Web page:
During the time jump of The Affair, Noah Solloway spent three years in prison and acquired a seriously questionable mustache. But some things remain the same and his deplorable behavior in The Affair Season 3 premiere confirms that Noah won't be in my good graces any time soon. Upon his release from prison, Noah gets a job teaching a writing course at a university in New Jersey with the hopes that he'll eventually be offered a full-time position. He doesn't do himself any favors when he publicly humiliates a student about her writing, but it ultimately leads to Noah and Audrey's conversation about rape culture on The Affair, which was a deeply impactful, important plotline throughout the premiere.
After Audrey reads her story aloud in class, Noah offers the least constructive criticism possible and brazenly mocks her by asking if her work was meant to be satire. He doesn't stop there, and tells Audrey to get off her couch and go outside to "risk some real live human interaction" or "go visit some struggling neighborhood and see real people try to deal with real problems so you can go home and write about that." After she gathers up her books and leaves the room in tears, her classmate Charlotte schools Noah by pointing out that Descent isn't exactly a paradigm of socioeconomic representation.
When Noah arrives at a dinner party hosted by a colleague that evening, he's surprised when Audrey answers the door and explains that the host is her advisor. Noah stays quiet during the dinnertime conversation in which Audrey and several male and female students debate the definitions of sexual assault and consent. Although Noah brought her to tears earlier in the day, Audrey is a force to be reckoned with (please tell me she'll get more screentime this season) and she asks him point blank if a scene from Descent was meant to be rape. Based on her description, the scene was clearly inspired by an aggressive sexual encounter between Noah and Allison that was graphically depicted in Season 2. Noah's ridiculously problematic response is:
"I wouldn't say Lana consented, but I think she enjoyed it. I think sex can be about both wanting and not wanting. It's a war between the intellect and the instinct, between shame and desire — and that's what makes it so interesting... and impossible to legislate."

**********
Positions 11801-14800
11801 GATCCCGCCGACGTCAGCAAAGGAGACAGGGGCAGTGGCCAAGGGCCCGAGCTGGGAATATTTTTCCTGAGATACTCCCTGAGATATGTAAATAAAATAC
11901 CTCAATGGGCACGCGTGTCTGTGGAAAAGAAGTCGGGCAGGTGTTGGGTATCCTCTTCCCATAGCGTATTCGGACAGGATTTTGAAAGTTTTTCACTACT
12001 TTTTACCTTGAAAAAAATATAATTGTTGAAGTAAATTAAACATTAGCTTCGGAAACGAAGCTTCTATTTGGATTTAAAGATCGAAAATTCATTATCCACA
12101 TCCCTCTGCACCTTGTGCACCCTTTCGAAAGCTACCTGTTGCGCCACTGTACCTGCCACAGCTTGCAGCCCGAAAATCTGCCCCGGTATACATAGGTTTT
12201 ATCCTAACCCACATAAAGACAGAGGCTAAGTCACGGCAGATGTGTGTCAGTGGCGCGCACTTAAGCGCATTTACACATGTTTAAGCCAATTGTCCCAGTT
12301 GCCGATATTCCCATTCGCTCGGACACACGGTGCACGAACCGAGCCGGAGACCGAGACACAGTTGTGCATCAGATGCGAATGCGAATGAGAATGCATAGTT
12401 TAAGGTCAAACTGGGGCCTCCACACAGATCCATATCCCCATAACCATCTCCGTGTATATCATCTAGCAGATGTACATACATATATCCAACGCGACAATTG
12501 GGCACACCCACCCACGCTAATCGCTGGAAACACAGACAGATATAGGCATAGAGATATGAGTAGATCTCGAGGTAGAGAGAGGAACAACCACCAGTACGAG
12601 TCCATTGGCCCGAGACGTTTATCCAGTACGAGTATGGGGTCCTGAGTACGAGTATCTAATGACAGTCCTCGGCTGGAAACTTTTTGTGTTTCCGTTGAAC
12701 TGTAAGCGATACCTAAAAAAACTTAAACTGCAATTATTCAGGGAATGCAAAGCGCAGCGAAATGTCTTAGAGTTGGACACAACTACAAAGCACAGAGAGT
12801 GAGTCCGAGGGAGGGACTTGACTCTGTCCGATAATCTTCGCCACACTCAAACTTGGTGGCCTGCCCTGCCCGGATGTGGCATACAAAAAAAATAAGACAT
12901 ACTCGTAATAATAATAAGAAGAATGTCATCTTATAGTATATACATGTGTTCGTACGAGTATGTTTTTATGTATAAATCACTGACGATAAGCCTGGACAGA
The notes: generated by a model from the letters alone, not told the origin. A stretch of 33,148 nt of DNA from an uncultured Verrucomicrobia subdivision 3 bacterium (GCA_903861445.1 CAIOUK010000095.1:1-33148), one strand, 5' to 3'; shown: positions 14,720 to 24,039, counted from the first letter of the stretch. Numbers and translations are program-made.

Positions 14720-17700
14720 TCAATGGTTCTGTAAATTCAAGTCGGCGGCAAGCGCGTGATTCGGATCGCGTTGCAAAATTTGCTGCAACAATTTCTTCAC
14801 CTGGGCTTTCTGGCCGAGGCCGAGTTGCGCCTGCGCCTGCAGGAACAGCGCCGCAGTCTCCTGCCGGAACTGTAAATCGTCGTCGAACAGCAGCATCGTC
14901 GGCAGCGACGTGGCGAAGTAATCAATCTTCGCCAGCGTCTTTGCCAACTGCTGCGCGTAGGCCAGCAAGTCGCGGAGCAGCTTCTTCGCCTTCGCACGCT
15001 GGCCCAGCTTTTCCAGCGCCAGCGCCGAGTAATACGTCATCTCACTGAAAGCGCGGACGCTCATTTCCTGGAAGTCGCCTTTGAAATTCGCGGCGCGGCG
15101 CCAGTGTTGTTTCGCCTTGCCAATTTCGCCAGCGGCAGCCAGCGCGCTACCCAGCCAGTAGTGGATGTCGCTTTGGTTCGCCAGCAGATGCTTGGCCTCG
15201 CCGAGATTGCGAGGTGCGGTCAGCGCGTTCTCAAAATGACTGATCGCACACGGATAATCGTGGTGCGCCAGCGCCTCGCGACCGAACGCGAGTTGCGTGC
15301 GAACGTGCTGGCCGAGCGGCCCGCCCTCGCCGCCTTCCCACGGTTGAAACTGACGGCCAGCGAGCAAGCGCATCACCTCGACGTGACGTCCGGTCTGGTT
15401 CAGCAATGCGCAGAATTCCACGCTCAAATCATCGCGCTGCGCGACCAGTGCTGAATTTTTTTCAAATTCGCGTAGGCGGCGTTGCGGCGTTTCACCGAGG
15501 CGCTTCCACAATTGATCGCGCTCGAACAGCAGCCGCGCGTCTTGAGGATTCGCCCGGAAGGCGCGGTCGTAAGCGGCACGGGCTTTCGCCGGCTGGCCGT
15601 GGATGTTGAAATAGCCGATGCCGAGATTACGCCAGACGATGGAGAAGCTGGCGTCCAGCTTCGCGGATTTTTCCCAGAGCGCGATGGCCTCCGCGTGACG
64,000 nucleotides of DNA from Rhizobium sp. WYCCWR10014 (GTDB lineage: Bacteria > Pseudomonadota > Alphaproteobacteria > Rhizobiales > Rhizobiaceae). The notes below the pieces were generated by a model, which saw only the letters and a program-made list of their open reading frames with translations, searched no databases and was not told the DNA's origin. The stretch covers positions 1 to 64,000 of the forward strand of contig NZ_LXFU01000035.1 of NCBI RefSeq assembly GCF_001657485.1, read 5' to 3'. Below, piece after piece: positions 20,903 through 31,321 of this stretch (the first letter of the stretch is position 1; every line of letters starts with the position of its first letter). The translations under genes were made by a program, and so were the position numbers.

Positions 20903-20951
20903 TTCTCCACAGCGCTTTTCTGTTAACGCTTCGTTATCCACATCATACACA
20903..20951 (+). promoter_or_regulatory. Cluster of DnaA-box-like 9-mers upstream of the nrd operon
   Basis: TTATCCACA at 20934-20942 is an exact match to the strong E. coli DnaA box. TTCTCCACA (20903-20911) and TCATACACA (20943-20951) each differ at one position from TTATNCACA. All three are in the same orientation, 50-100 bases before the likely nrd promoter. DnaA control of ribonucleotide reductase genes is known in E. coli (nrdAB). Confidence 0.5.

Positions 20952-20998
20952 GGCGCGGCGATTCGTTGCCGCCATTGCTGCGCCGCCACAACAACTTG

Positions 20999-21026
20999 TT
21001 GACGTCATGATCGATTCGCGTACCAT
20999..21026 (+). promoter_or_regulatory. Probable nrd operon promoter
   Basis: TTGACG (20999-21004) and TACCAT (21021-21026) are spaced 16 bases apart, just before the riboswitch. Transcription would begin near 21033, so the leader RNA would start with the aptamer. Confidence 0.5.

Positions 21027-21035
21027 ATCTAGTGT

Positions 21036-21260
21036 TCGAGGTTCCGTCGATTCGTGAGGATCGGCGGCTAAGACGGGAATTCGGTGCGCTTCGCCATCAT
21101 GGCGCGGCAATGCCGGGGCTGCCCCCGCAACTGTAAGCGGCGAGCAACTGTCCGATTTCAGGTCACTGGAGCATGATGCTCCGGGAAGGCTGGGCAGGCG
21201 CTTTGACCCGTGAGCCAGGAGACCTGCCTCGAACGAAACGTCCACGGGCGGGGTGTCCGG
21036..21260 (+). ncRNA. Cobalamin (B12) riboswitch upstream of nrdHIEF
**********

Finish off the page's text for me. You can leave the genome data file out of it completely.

Noah's words are jarring because the Descent scene was based on an actual sexual encounter with Noah's wife — and he apparently still doesn't know whether or not she actually consented, but he has the audacity to assume that she enjoyed it. It also indicates that the couple never had a conversation about whether or not they were on the same page in terms of sexual boundaries — and I'm seriously relieved that Allison is no longer in a relationship with Noah. (Although that doesn't stop him from leaving her a voicemail prefaced by the words, "I know you told me not to contact you, but...")
And, Noah's mindset is even more disturbing because he blatantly says that consent is "impossible to legislate," which is a truly horrifying statement. He's a fictional character who represents the countless people who honestly believe that consent is "murky" and the definition of rape tends to be a "gray area." This surely helps explain why only six out of every 1,000 perpetrators will spend a day in prison and a man who brags about groping women was elected president on Nov. 8.
When Noah and Audrey have a brief one-on-one conversation outside, he asks her if she truly feels unsafe in his class and offers a half-hearted apology for humiliating her that day. Of course, this apology is accompanied by a challenge to take risks as a writer and push herself out of her comfort zone. Audrey's response is concise but spot-on:
"What you don't seem to understand about women in general is that we feel unsafe all the time. At class, at parties, job interviews, getting into an elevator, parking our cars, walking down the street at night... I don't need you to push me out of my comfort zone when I've never been inside one."
There's no way for a man to experience what day-to-day life is like for a woman — but listening and sympathizing should be enough to make them allies or at the very least understand that consent, sexual assault, and rape culture are very real and deeply important issues. Out of everything Audrey says, the words that resonated with me most are that she's never been inside a comfort zone. Like so many other women, I haven't either — and I'm both grateful and pleasantly surprised that The Affair is addressing rape culture in such an honest way this season.
Images: Showtime (2)